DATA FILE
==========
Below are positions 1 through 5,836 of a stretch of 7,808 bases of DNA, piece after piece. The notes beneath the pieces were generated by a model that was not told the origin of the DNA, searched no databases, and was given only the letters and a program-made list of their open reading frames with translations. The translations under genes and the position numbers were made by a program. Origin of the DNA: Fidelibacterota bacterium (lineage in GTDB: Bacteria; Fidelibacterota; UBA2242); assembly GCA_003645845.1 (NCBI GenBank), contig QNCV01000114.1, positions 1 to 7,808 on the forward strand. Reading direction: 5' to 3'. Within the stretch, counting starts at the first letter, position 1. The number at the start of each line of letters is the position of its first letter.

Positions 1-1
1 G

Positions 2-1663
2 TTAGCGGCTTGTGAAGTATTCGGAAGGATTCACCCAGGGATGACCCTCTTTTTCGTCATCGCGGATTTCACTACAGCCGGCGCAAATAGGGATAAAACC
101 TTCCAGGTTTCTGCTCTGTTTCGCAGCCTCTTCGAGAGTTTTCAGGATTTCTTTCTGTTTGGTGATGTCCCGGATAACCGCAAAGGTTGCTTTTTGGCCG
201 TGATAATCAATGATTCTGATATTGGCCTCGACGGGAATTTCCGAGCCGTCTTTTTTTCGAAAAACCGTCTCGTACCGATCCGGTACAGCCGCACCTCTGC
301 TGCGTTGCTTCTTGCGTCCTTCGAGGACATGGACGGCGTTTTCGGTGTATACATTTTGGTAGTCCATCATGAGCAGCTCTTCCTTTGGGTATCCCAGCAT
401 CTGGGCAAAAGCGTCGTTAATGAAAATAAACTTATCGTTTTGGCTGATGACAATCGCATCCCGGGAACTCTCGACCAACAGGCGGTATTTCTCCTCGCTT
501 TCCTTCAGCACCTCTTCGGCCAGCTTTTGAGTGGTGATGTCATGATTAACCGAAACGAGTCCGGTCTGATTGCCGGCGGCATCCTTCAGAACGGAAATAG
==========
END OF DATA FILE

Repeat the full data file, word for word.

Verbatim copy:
Below are positions 1 through 5,836 of a stretch of 7,808 bases of DNA, piece after piece. The notes beneath the pieces were generated by a model that was not told the origin of the DNA, searched no databases, and was given only the letters and a program-made list of their open reading frames with translations. The translations under genes and the position numbers were made by a program. Origin of the DNA: Fidelibacterota bacterium (lineage in GTDB: Bacteria; Fidelibacterota; UBA2242); assembly GCA_003645845.1 (NCBI GenBank), contig QNCV01000114.1, positions 1 to 7,808 on the forward strand. Reading direction: 5' to 3'. Within the stretch, counting starts at the first letter, position 1. The number at the start of each line of letters is the position of its first letter.

Positions 1-1
1 G

Positions 2-1663
2 TTAGCGGCTTGTGAAGTATTCGGAAGGATTCACCCAGGGATGACCCTCTTTTTCGTCATCGCGGATTTCACTACAGCCGGCGCAAATAGGGATAAAACC
101 TTCCAGGTTTCTGCTCTGTTTCGCAGCCTCTTCGAGAGTTTTCAGGATTTCTTTCTGTTTGGTGATGTCCCGGATAACCGCAAAGGTTGCTTTTTGGCCG
201 TGATAATCAATGATTCTGATATTGGCCTCGACGGGAATTTCCGAGCCGTCTTTTTTTCGAAAAACCGTCTCGTACCGATCCGGTACAGCCGCACCTCTGC
301 TGCGTTGCTTCTTGCGTCCTTCGAGGACATGGACGGCGTTTTCGGTGTATACATTTTGGTAGTCCATCATGAGCAGCTCTTCCTTTGGGTATCCCAGCAT
401 CTGGGCAAAAGCGTCGTTAATGAAAATAAACTTATCGTTTTGGCTGATGACAATCGCATCCCGGGAACTCTCGACCAACAGGCGGTATTTCTCCTCGCTT
501 TCCTTCAGCACCTCTTCGGCCAGCTTTTGAGTGGTGATGTCATGATTAACCGAAACGAGTCCGGTCTGATTGCCGGCGGCATCCTTCAGAACGGAAATAG